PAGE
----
The queen was angry to think that she had kept her small council waiting for this mummer’s farce. “You have wasted my time and slain an innocent man. I should have your own heads off.” But if she did, the next man might hesitate and let the Imp slip the net. She would pile dead dwarfs ten feet high before she let that happen. “Remove yourselves from my sight.”

  “Aye, Your Grace,” said the boil. “We beg your pardons.”

  “Do you want the head?” asked the man who held it.

  “Give it to Ser Meryn. No, in the sack, you lackwit. Yes. Ser Osmund, see them out.”

  Trant removed the head and Kettleblack the headsmen, leaving only Lady Jocelyn’s breakfast as evidence of their visit. “Clean that up at once,” the queen commanded her. This was the third head that had been delivered to her. At least this one was a dwarf. The last had simply been an ugly child.

  “Someone will find the dwarf, never fear,” Ser Osmund assured her. “And when they do, we’
ll kill him good.”

  Will you? Last night Cersei had dreamed of the old woman, with her pebbly jowls and croaking voice. Maggy the Frog, they had called her in Lannisport. If Father had known what she said to me, he would have had her tongue out. Cersei had never told anyone, though, not even Jaime. Melara said that if we never spoke about her prophecies, we would forget them. She said that a forgotten prophecy couldn’t come true.

  “I have informers sniffing after the Imp everywhere, Your Grace,” said Qyburn. He had garbed himself in something very like maester’s robes, but white instead of grey, immaculate as the cloaks of the Kingsguard. Whorls of gold decorated his hem, sleeves, and stiff high collar, and a golden sash was tied about his waist. “Oldtown, Gulltown, Dorne, even the Free Cities. Wheresoever he might run, my whisperers will find him.”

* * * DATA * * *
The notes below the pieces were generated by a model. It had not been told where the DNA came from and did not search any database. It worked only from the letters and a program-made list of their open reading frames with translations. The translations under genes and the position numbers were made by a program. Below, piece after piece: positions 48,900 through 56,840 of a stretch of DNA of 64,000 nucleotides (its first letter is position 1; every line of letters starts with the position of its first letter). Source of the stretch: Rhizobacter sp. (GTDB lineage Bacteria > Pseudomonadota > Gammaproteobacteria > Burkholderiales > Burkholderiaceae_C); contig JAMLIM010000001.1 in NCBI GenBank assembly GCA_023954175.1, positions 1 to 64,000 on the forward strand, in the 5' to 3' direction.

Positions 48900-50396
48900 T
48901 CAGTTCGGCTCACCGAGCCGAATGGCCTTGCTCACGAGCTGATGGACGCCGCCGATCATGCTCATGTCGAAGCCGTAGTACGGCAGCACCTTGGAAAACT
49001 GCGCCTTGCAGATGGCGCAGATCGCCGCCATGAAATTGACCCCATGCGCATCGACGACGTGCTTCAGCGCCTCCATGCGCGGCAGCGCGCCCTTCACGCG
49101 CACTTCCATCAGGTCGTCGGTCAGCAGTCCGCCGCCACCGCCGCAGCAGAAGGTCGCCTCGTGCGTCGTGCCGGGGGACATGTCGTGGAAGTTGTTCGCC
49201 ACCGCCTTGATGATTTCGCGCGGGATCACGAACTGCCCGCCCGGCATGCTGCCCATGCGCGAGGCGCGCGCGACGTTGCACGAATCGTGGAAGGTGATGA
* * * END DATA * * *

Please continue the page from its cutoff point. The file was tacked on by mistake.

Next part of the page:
“You assume he left King’s Landing. He could be hiding in Baelor’s Sept for all we know, swinging on the bell ropes to make that awful din.” Cersei made a sour face and let Dorcas help her to her feet. “Come, my lord. My council awaits.” She took Qyburn by the arm as they made their way down the stairs. “Have you attended to that little task I set you?”

  “I have, Your Grace. I am sorry that it took so long. Such a large head. It took the beetles many hours to clean the flesh. By way of pardon, I have lined a box of ebony and silver with felt, to make a fitting presentation for the skull.”

  “A cloth sack would serve as well. Prince Doran wants his head. He won’t give a fig what sort of box it comes in.”

  The pealing of the bells was louder in the yard. He was only a High Septon. How long must we endure this? The ringing was more melodious than the Mountain’s screams had been, but…

  Qyburn seemed to sense what she was thinking. “The bells will stop at sunset, Your Grace.”

  “That will be a great relief. How can you know?”

  “Knowing is the nature of my service.”

  Varys had all of us believing he was irreplaceable. What fools we were. Once the queen let it become known that Qyburn had taken the eunuch’s place, the usual vermin had wasted no time in making themselves known to him, to trade their whispers for a few coins. It was the silver all along, not the Spider. Qyburn will serve us just as well. She was looking forward to the look on Pycelle’s face when Qyburn took his seat.